These two films star Angela Mao, who back in the day – after a ‘guest star’ role in Enter the Dragon – was often referred to as the female Bruce Lee. She definitely trained up for Hapkido, you can see that her athleticism and fighting skills are real, whereas they look wobblier in Lady Whirlwind. She is also excellent at looking hard and resolute but kind of cute and ready to take you to the bank, the blood bank – as the Bard put it.
The plot of Hapkido will be familiar to fans of Bruce Lee’s Fist of Fury, although Hapkido was made first if released after, according to Mao. Two siblings (Mao, Wong) and their chum (Hung) return to China from Korea after learning the martial art of the title. Their sensei has taught them the value of forbearance, but when members of another fighting school – that has been taken over by Japanese interests – pick a fight with Hung’s character, the violence escalates.
In Lady Whirlwind, Mao plays a woman looking to kill the man (Yi) who seduced then left her sister so depressed that she killed herself. But Yi’s character is himself seeking revenge from Japanese influenced gangsters and martial artists who beat him up and left him for dead. So she has to kick their arses too.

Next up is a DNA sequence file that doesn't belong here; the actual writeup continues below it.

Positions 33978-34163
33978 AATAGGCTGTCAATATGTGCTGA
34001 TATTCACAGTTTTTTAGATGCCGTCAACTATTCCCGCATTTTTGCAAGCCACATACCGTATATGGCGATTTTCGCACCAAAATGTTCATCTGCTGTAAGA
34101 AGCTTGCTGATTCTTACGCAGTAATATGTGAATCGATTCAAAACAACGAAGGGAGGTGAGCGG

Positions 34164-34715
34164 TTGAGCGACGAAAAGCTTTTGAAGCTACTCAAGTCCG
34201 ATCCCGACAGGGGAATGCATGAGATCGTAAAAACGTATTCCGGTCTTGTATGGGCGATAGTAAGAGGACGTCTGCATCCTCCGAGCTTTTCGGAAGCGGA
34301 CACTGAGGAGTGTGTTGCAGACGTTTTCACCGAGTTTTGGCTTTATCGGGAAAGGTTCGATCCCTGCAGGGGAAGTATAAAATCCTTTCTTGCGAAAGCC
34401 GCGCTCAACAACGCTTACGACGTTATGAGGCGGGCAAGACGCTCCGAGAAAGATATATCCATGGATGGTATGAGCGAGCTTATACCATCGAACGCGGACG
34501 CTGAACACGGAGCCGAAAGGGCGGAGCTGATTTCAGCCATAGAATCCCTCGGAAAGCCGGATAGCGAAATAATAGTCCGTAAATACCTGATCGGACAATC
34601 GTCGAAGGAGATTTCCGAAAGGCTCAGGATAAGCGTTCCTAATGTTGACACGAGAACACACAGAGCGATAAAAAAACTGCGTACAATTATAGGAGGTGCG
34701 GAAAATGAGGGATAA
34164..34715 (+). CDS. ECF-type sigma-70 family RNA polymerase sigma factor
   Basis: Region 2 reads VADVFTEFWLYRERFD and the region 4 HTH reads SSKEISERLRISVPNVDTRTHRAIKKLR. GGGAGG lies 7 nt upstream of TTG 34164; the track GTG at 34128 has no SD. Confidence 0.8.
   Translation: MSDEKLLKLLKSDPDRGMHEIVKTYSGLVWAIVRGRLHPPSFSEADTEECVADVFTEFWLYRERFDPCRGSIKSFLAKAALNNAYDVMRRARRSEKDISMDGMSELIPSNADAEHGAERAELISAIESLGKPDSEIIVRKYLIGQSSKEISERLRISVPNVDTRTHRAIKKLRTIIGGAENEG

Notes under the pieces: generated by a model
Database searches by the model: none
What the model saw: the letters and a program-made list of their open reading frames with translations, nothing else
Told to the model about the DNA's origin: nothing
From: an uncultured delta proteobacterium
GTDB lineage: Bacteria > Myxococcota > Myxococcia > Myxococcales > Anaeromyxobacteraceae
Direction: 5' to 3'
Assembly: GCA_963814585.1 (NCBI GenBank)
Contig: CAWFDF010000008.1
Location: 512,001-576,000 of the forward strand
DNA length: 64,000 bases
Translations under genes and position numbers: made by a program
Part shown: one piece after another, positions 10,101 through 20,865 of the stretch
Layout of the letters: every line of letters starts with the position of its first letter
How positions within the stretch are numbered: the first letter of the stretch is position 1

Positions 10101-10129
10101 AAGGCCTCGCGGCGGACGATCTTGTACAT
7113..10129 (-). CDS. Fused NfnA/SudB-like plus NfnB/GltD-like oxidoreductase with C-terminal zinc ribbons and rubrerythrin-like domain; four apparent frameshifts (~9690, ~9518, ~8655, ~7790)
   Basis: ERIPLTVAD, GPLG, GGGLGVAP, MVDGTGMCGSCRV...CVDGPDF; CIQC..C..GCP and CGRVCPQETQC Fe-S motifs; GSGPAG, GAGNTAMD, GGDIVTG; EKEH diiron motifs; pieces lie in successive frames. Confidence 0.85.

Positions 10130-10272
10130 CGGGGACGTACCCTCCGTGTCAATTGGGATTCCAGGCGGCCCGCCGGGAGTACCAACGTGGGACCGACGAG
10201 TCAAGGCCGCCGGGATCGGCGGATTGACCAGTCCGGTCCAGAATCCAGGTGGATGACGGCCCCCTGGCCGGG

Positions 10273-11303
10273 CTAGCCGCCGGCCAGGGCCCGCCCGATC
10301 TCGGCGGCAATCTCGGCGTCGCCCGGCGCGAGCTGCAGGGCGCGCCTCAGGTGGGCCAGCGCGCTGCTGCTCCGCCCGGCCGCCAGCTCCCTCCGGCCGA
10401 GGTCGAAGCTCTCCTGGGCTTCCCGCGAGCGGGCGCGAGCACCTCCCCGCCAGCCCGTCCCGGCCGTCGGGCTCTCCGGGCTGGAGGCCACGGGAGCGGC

Both films deploy Mao’s talents sparingly. In Hapkido, Mao is the one who best lives by the value of forbearance. Hung and Wong’s characters fight and die before she is spurred into action. That feels like a dramatically fulfilling conclusion, whereas Yi’s parallel arc in Lady Whirlwind is terribly overwritten and a bit boring.
According to Angela Mao, interviewed in the extras, the actors, her frequent collaborator director Feng Huang and cameraman Yu-Tang Li pulled out all the stops with Hapkido.
Not only did Mao, Hung and Wong train loads, but the camera moves dynamically, the fast editing is compelling and uses lots of close ups in fight scenes, attention is paid to keeping backgrounds and framing visually interesting and the dojo based fight scenes are well lit and use high contrast colours to great effect.
There’s also great use of locations, a cracking mash-up soundtrack and some nice noirish lighting in night scenes. The 2K restoration really show its value here.
Sadly, Lady Whirlwind isn’t just a wafflier and more boring story. It doesn’t look so good either. There’s a queasy curve to many of the images, which are often overlit and out of focus. Light sometimes leaks from the top of the frame. The camera work is stodgier and the film feels set bound. Perhaps they were knocking out a quickie – strange then that it is Lady Whirlwind that is the more well-known of the two films.
Extras include interviews with the great lady and her son, now running a series of restaurants in Brooklyn and New Jersey.
Let’s hope there’s more Angela Mao restorations in the pipeline – she is Lady Kung Fu, after all!